West Hartford dad has strong message for parents during National Teen Driver Safety Week

This is an archived article and the information in the article may be outdated. Please look at the time stamp on the story to see when it was last updated.

WEST HARTFORD —  A West Hartford dad Tim Hollister is a safe teen driving advocate. Hollister’s 17-year-old son Reid was killed in a one-car crash on I-84 in Plainville in December 2006.

“He died from probably being over the speed limit and inexperienced with how to handle a skid,” said Hollister.

Since Reid’s death, Hollister has written two books and runs a blog on teen driving safety. Hollister said he was hands-on while teaching Reid how to drive, and thought he did everything right.

“I read the manual, took him out in the high school parking lot on Sunday morning and we practiced,” said Hollister.

Hollister said he was missing crucial information that he now wants other parents to know. His biggest point: a teen’s brain is not fully developed until around ages 22-25.

“The last part that develops is the part that provides judgment and restraint, the ability to perceive risk and avoid danger,” said Hollister.

He said parents need to understand the limits of Driver’s Ed.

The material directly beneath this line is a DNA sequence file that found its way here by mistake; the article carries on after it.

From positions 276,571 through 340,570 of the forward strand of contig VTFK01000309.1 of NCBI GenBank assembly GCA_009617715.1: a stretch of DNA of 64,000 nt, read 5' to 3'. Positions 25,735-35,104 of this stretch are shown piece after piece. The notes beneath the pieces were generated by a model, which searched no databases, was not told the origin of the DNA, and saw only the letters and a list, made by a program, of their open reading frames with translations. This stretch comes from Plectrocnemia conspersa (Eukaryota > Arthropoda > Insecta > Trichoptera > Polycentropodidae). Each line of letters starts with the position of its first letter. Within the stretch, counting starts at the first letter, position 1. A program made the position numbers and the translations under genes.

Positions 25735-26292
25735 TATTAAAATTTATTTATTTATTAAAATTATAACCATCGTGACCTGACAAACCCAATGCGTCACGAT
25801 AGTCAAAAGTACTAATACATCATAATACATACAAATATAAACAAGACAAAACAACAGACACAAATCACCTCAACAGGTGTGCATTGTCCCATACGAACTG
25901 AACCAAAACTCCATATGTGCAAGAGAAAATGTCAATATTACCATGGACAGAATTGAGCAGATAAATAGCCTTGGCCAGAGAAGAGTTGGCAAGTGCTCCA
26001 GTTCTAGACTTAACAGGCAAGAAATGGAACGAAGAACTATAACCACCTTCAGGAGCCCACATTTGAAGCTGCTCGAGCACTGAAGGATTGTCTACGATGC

“We train our teens on compact cars on familiar local streets, but then the teen has to drive an SUV on the Mass Pike in rush hour,” said Hollister.

Hollister has devised a list of the five biggest teen driving dangers, called ‘PACTS,’ which stands for Passengers, Alcohol and Drugs, Curfews, Texting and Electronic Devices and Seatbelts.

Hollister also served on a panel which helped to toughen Connecticut’s teen driving laws, implementing things like earlier curfews and a mandatory driving class for parents.

“The parent or guardian has to go with the teen to the driving school for two hours and learn about teen driver safety,” explained Hollister.

In 2006, Hollister said there were 49 teen driver-related fatalities in Connecticut. In 2013, that number dropped to 10, which Hollister attributes to tougher state laws.

For more information, click here.